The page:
Modern life is dominated by technology. We spend hours staring at screens as we catch up with the latest ‘must watch’ box sets, or scroll through an endless stream of content on social media. In moderation those are great ways to unwind, but every now and then it does you good to get off grid and back to nature for a while. I was recently invited to do just that, on a glamping and outdoor adventure weekend at Ace Adventures & Hideaways in Moray.
Would this iPhone addict embrace a technology free lifestyle, or would I end up screaming “I’m a digital junkie, get me out of here”?
Day one – Ace Adventures in Moray
Ace Adventures is nestled in woodland in the picturesque Findhorn Valley. Having passed through the valley many times over the years we were looking forward to finally staying there.
When the day of our trip arrived, we set off early so we could stop for lunch and a walk before heading to Ace Adventures to disappear off grid.
After grabbing a takeaway lunch from The Old Bakery in Carrbridge, we continued our journey north towards Dava Moor.
Local history – Lochindorb Castle
I love the bleak beauty of the moor, so suggested we stop at a small loch there.
Lochindorb has a creepy 13th century castle in the middle of it. The castle was once home to the notorious Wolf of Badenoch (Alexander Stewart, Earl of Buchan). The townsfolk of Elgin and Forres still haven’t forgiven him for torching their towns in 1390.
Local Walks – Dulsie Bridge
After leaving Lochindorb we stopped at Dulsie Bridge for a short riverside walk. It was to be our first, but not last encounter with the River Findhorn that weekend.
Parking the car, we followed a path that led us to a viewpoint with a scenic view of the river and Dulsie Bridge, which was built in 1755.
After admiring the view we continued on the path, winding our way down through woodland to reach the water’s edge. It was a lovely, secluded spot to sit and enjoy the sights and sounds of the riverbank.
Mr G the mountain goat prefers clambering to relaxation, so when the path petered out he stumbled his way over jagged rocks to see what lay beyond the path. I cursed his sense of adventure and cavalier attitude – not for the first time in our relationship.
It was soon time to head to Ace Adventures & Hideaways to check into our off grid accommodation.
Ace Adventures & Hideaways, Moray
We arrived at Ace Adventures & Hideaways and were welcomed by owner Tracey and given a run down of the site and facilities, before being directed to our digs.
There are various accommodation options available at Ace Adventures & Hideaways. You can bring your own tent, stay in a bell tent that sleeps seven, or a romantic shepherd’s hut for two.
Our Ace Adventures accommodation
We were booked to stay in a shepherd’s hut.
Something that immediately struck me about the accommodation at Ace Adventures & Hideaways was the amount of space surrounding each camping/glamping pitch. Living like sardines was not something we’d need to worry about at this site.
Our shepherd’s hut was super cute inside. It was equipped with a double bed, log burning fire (plus logs), a gas camping stove, kitchen utensils and crockery, plus a fold down table and chairs. There was no electricity but we had solar lighting. Towels and bed linen were provided and extras too like tea and coffee.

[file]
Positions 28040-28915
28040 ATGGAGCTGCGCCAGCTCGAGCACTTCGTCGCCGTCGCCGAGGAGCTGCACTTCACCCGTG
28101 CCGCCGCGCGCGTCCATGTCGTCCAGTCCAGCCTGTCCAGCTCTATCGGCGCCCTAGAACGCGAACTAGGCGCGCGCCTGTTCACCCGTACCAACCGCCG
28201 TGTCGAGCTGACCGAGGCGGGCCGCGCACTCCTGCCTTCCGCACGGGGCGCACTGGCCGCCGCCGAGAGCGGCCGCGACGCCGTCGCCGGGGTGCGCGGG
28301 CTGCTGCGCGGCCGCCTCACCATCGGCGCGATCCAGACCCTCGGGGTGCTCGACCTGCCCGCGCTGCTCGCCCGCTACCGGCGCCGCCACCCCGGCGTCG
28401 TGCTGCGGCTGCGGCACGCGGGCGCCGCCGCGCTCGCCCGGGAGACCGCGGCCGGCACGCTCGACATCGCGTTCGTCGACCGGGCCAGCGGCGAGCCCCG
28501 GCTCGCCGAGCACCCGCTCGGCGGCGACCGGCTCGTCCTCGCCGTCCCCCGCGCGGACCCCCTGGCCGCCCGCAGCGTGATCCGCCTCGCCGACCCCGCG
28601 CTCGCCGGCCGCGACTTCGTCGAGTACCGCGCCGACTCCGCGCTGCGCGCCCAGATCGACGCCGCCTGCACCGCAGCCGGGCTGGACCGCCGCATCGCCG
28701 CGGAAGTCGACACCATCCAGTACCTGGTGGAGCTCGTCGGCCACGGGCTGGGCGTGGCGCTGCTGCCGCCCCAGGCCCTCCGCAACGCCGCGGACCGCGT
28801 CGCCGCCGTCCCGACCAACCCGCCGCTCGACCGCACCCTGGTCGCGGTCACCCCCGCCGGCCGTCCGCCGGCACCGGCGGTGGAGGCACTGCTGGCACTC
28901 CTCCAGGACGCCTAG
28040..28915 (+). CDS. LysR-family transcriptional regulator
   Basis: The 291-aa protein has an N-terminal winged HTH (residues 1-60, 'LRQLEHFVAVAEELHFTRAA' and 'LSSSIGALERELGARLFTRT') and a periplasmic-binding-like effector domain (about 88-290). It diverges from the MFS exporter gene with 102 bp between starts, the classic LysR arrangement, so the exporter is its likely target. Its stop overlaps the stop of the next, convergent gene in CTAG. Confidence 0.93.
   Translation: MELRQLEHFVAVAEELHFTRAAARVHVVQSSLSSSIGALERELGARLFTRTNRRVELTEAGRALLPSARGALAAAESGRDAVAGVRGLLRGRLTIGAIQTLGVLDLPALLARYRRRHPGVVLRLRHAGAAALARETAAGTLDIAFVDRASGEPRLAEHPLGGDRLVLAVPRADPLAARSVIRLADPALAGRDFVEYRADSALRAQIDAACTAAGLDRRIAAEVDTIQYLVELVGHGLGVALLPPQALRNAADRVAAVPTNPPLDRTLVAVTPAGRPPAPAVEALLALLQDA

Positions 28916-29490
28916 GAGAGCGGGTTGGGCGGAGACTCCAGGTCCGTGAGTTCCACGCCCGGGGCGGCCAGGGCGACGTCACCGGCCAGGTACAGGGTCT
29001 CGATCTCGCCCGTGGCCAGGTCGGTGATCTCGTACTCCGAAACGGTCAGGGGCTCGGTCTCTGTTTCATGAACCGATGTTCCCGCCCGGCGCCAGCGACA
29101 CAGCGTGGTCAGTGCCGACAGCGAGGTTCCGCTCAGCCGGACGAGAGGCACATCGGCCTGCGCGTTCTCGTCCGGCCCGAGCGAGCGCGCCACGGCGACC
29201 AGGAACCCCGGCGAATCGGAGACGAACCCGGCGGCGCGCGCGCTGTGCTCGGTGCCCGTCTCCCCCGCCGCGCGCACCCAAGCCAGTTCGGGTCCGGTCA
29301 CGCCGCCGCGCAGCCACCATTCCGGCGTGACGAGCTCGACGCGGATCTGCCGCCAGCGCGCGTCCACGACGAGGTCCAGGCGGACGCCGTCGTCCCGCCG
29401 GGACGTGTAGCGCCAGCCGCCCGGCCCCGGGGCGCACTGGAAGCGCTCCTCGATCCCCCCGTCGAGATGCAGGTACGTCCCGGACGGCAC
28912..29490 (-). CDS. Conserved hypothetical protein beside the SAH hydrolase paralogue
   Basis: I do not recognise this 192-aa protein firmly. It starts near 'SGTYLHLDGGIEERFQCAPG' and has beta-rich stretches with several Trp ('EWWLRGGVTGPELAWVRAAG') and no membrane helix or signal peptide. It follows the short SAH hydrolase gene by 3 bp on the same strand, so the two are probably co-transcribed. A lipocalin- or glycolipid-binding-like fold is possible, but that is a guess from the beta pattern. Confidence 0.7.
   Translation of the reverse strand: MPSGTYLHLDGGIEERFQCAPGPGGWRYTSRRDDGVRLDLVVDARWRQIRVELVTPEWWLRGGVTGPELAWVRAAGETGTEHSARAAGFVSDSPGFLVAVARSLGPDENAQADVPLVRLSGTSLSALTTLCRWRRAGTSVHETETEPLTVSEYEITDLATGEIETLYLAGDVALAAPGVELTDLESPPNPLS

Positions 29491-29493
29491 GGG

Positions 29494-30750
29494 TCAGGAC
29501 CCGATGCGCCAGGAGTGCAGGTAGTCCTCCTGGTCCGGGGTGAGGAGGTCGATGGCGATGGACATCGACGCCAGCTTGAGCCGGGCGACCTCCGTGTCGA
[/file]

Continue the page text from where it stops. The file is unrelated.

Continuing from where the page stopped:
I loved it and at that moment in time, I had no inclination to check my social media feeds.
Outside there was a clearing with a firepit and logs to sit on. I planned to make good use of the space over the weekend, spending my evenings at one with nature.
But first, it was time for an Ace activity.
Ace Adventures activities — Disc Golf
I hadn’t heard of disc golf until I was invited to visit Ace Adventures. I soon discovered it was played with a Frisbee and chain nets that resemble basketball hoops. Being nifty with a Frisbee in my youth, I was sure I’d give competitive Mr G a run for his money on the Ace Adventures 9 hole course ( a par 27).
It turns out the ability to throw a Frisbee at a target, requires skill and practice. Disc golf is harder than it looks.
When I fell over at the third hole, smacking The Wee White Dug on the snoot as I crashed to the ground, Mr G knew he had the game in the bag. That didn’t stop him from throwing a tantrum and giving himself a dressing down whenever he felt his throw was below par.
We called it a resounding victory for Mr G at the 9th hole. He finished 7 over par (he later got that down to 2 over par after a 6:00 am solo practice session). I finished a cringeworthy 27 over par.
Despite my dismal score I loved disc golf and haven’t laughed so hard in ages. For me it wasn’t about the winning (which is just as well), it was about being outdoors, enjoying fresh air and having fun as a couple. No technology, nothing hi-tech, just good old fashioned fun.
Other activities at Ace Adventures
You can take part in a range of activities at Ace Adventures. Adrenaline junkies will love canyoning, white water rafting, kayaking, cliff jumping and paintball.
It’s not all about high adrenaline adventure though. Those who prefer to live a calmer, more Zen like existence can attend a yoga retreat or learn bushcraft skills.
An evening by the campfire
After popping into Forres for takeaway white pudding suppers for dinner (delicious), we settled by the campfire to relax.
It was a joy to sit outside toasting marshmallows, as the birds serenaded us with their song. No TV or gadgets – just the art of conversation. Mr G hung onto his iPhone like a comfort blanket, but mine remained indoors.
The boy was enjoying himself too. He went into bushcraft mode and made a nest near the fire. After a snooze in his nest, he went foraging and found a bone. Bone confiscated he ate some roots he dug from the ground. Ace Adventures had turned him into a right wee Bear Grylls.